From Moraira Guadalest is about a 50-minute drive and can easily be done as a half day trip, however the Algar waterfalls aren’t that far away, so you could try and combine both in one go if you have the energy!

Exploring Guadalest, Spain with kids
Exploring Guadalest, Spain with kids
L'Hort Restaurant, Guadalest


We didn’t make it to Altea, but this glistening white hilltop town comes highly-recommended by my sister-in-law who visits Moraira every year. The blue and white tiled dome of the church is the town’s most picture-postcard-famous asset.

There are two main areas to visit in Altea – the typically Spanish Old Town with its little narrow cobbled streets, open squares, little shops, restaurants, and the beach. The historic buildings, authentic Spanish feel, beautiful views and colour-popping mediterranean flowers unsurprisingly lure painters, poets, musicians and photographers with their charm. Be warned though, the walk to the Old Town is a steep climb so little ones might not be so enthusiastic! Don’t miss magnificent bakery, Pasteleria de Sabors, with its delectable cakes near the church. Yum!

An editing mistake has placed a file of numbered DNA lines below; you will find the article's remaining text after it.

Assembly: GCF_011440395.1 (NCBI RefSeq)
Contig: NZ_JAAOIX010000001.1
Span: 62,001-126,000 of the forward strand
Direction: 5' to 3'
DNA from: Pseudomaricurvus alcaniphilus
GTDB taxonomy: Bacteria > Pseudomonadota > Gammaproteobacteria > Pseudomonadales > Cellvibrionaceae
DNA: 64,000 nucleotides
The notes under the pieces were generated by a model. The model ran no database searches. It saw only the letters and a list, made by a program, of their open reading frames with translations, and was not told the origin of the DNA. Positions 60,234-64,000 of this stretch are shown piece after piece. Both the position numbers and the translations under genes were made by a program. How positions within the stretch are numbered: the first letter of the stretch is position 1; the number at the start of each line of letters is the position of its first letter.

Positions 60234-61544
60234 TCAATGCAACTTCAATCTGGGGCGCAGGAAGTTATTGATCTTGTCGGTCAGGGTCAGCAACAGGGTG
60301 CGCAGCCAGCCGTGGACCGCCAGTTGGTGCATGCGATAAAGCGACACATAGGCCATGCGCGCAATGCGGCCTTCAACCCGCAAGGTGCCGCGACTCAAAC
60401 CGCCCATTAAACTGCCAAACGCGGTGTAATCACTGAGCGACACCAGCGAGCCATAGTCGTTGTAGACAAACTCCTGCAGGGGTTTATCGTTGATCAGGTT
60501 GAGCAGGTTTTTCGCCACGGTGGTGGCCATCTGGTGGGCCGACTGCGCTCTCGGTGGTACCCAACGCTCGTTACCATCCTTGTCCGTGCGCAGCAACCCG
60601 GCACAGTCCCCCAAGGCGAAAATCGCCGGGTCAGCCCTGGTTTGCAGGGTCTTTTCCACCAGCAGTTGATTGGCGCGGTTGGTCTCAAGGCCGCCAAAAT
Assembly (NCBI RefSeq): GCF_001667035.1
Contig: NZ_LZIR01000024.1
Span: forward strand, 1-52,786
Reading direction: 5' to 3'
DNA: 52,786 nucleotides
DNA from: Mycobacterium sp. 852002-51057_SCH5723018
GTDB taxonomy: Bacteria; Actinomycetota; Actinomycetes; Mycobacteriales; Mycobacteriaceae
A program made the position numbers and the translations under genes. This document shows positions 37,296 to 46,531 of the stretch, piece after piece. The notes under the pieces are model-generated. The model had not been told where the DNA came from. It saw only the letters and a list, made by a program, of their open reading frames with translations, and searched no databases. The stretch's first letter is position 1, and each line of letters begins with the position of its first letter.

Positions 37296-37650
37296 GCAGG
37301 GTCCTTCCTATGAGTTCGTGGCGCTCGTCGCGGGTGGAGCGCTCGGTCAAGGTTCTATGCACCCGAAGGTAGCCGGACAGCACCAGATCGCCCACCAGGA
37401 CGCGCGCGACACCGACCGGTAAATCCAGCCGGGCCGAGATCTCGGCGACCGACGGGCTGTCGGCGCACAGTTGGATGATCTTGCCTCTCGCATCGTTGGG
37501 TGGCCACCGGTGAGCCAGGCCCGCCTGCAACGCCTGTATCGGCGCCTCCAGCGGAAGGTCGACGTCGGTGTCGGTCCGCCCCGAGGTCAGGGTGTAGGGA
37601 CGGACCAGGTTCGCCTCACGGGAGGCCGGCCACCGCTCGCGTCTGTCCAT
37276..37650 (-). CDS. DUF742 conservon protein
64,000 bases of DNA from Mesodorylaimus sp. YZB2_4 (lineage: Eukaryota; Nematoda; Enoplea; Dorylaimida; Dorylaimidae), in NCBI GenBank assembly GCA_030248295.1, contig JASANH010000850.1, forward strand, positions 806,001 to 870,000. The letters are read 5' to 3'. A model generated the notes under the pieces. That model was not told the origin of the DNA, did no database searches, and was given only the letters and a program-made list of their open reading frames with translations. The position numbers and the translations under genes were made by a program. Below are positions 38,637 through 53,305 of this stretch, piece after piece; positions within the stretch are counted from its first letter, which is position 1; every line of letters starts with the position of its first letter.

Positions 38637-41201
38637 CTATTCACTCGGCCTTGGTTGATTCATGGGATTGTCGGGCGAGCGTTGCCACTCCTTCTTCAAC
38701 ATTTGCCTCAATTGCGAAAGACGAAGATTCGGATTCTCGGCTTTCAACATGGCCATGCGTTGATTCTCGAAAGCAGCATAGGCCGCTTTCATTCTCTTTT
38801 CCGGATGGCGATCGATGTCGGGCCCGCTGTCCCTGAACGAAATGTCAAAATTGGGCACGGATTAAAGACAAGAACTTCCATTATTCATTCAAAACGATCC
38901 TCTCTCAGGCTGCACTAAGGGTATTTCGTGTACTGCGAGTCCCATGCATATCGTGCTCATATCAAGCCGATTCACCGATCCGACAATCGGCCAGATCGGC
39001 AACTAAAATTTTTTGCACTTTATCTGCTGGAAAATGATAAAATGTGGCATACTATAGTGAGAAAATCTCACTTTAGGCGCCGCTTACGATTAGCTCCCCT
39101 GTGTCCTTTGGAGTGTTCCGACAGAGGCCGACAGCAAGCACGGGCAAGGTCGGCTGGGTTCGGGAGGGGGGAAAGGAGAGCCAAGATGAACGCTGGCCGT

The beach at Altea is sand and shingle and the seafront brims with seafood restaurants offering local specialities such as arroz a la banda (fish and rice), paellas, sea urchins, and the catch of the day. Alternatively, find something scrummy around the Plaza de la Iglesia in the Old Town.

Best rainy day activities in Moraira